This article is an excerpt from the Shortform book guide to "The Gifts of Imperfection" by Brené Brown. Shortform has the world's best summaries and analyses of books you should be reading.
Like this article? Sign up for a free trial here .
Why is comparing yourself to others so damaging? How can you work to reject self-comparison?
Brené Brown’s guidepost #6 from The Gifts of Imperfection is to reject self-comparison. She says that when we compare ourselves to others, we begin to conform to society’s expectations rather than embracing our individuality.
Continue reading to learn more about the dangers of self-comparison
We all tend to compare ourselves to others. However, Brown’s sixth guidepost for Wholehearted living involves rejecting the temptation to do this: refusing to engage in comparison because of the damage it can do.
The Problem With Self-Comparison
Self-comparison’s damage lies in the fact that it involves both competition and conformity. At first, this might seem counterintuitive. How can we both compete with others and strive to conform at the same time? Surely competing with others requires being different from them—specifically, being better?
Brown argues that competition and conformity do co-exist, and do so very destructively. They feed into each other when you want to be the “best” in your particular social or societal group—when you want to conform to that group’s standards, and do so “better” than everyone else. For example, if you live in a traditional suburb with broadly identical houses, you might want to become “better” than your neighbors by having the greenest lawn, the nicest yard, or the most desirable car.
When you allow comparison, competition, and conformity to take over, you lose sight of your inherent worthiness. You begin to base your self-worth on how well you match up against others—on how well you’re conforming. You think you’ll only be worthy if you meet certain standards of behavior. This is incompatible with the unconditional self-acceptance that underpins true worthiness.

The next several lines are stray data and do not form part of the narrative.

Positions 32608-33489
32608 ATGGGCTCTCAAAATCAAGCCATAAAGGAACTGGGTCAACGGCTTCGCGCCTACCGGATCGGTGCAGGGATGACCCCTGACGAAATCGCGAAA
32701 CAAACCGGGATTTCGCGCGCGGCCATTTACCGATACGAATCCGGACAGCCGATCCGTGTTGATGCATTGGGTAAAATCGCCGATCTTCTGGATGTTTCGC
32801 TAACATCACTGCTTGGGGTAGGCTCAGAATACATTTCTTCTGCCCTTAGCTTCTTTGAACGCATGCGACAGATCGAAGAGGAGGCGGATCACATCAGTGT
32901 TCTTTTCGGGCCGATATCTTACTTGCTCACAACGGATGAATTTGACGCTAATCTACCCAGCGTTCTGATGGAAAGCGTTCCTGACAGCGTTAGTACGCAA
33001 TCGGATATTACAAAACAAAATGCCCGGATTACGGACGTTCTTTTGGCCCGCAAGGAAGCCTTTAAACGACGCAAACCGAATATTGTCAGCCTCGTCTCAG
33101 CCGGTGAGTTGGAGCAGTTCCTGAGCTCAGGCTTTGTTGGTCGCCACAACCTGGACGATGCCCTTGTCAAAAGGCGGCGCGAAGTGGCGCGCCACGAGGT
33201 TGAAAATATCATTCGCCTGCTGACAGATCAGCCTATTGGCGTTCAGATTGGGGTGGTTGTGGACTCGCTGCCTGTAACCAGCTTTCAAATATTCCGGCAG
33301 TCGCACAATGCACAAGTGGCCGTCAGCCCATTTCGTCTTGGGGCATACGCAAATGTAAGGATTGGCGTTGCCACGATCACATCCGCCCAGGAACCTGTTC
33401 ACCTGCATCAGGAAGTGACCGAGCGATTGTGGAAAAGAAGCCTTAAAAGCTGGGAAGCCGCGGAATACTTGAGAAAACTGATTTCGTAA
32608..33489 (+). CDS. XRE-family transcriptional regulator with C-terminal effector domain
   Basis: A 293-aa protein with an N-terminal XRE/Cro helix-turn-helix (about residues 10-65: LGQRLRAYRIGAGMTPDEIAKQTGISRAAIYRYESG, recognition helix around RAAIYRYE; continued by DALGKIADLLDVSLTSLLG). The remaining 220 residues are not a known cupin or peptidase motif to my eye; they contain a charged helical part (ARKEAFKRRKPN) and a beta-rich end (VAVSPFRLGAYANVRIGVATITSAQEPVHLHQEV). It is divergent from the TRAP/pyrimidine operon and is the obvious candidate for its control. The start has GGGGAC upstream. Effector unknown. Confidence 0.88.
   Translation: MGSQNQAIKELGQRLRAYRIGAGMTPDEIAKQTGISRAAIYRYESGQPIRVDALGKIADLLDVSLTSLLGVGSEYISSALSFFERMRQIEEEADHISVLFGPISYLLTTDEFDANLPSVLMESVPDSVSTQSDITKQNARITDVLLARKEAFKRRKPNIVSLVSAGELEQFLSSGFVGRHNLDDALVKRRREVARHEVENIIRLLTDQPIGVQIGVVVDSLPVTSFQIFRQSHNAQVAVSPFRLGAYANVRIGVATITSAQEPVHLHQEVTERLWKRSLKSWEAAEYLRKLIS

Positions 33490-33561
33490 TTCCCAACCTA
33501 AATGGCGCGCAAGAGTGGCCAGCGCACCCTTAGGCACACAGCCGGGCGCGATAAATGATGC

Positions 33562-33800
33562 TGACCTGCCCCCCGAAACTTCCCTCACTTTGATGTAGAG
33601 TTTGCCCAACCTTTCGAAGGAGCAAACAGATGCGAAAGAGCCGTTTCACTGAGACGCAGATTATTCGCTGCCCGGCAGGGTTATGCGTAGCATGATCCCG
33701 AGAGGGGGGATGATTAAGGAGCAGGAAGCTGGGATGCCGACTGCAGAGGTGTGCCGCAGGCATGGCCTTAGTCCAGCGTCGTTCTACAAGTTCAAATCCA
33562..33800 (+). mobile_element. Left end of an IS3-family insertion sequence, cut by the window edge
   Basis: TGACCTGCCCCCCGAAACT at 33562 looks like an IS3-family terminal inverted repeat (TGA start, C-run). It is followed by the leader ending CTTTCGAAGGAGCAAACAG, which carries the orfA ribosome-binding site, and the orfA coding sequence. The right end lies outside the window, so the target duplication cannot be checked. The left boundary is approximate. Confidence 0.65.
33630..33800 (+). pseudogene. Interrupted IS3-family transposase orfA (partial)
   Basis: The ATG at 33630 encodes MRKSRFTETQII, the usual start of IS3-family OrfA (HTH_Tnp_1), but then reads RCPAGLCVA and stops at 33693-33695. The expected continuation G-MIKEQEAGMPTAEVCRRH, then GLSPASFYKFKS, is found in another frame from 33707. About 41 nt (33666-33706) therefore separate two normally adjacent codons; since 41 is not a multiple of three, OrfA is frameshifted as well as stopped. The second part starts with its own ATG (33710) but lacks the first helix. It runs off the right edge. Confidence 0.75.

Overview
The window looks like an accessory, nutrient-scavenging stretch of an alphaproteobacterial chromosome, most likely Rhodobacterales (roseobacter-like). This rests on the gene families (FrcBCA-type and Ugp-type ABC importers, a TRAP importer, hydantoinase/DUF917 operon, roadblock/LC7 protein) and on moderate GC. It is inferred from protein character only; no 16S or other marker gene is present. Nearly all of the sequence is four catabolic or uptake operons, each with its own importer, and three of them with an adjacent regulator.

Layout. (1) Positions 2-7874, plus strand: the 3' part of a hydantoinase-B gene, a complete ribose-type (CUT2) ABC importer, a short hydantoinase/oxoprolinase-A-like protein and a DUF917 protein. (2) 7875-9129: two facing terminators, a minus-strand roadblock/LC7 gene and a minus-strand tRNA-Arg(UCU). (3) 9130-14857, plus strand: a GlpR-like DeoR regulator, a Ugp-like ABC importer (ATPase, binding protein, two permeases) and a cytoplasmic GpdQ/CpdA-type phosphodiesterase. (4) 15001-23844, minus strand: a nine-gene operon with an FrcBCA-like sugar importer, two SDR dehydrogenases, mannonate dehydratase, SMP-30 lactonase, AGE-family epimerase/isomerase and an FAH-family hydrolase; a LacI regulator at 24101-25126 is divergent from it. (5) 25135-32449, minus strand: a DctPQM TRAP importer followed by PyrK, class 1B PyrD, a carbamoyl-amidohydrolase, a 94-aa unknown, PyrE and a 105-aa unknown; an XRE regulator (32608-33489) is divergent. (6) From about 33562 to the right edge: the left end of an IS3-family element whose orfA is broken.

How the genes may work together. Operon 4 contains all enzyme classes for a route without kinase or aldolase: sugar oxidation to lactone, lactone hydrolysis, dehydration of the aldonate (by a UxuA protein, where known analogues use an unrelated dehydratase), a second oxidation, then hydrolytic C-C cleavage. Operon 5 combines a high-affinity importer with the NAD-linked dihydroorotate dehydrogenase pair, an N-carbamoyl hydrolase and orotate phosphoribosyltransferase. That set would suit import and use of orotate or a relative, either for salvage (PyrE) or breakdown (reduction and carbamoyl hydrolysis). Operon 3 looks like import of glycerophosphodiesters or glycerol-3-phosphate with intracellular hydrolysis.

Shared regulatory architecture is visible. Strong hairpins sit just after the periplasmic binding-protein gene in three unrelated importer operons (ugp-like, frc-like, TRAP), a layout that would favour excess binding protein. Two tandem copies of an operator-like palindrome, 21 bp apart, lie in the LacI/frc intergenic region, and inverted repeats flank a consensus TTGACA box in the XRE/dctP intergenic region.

Constantly comparing yourself to and competing with those around you may also harm your connections. If you compare yourself to someone and decide that you’re “worse” than them, you might become jealous or envious. These negative feelings will erode your bond. Likewise, comparing yourself to someone else and deciding that you’re “better” than them is, at its root, a form of judgment. You’ve decided that this person is “lesser” than you. This isn’t a good foundation for a strong, equal connection—and it isn’t particularly compassionate, either.
How Can You Reject Comparison?
Letting go of self-comparison can be a tricky task. This way of thinking is deeply ingrained in many of us. However, you can reduce your temptation to compare by recognizing and celebrating your individuality. Acknowledge that everyone, including you, has unique strengths and weaknesses and something original to contribute to the world. Because all humans are fundamentally different, trying to compare yourself to others is pointless.
Celebrating your individuality will grow your self-compassion. You’ll stop seeing your differences from others as signs that you’re not good enough, and you’ll stop pressuring yourself to conform. Instead, you’ll start to embrace your uniqueness as a part of what makes you special.
The Power of Creativity
You can cultivate your sense of individuality by being creative. Paint, draw, sew, invent new recipes, sculpt, write: Do anything that indulges your creative side. Being creative cultivates individuality because it involves producing something original using your unique skills. Nobody else has the same creative skillset as you or expresses their creativity in the same way as you. Therefore, your creative talents represent a part of you that’s incomparable.
You might think that you’re not a very creative person. However, Brown argues that creativity lives within us all. Often, people who claim they aren’t creative are just scared that expressing their creativity will come across as self-indulgent or unproductive and that using it will lead to shame and judgment from others. If you can move past this fear and be creative regardless of what anyone else thinks, you can bring self-expression and worthiness into your life.
———End of Preview———
Like what you just read? Read the rest of the world's best book summary and analysis of Brené Brown's "The Gifts of Imperfection" at Shortform .
Here's what you'll find in our full The Gifts of Imperfection summary :
- How to stop feeling like you're not "good enough"
- How shame affects your self-worth
- The 10 guideposts to living Wholeheartedly and cultivating worthiness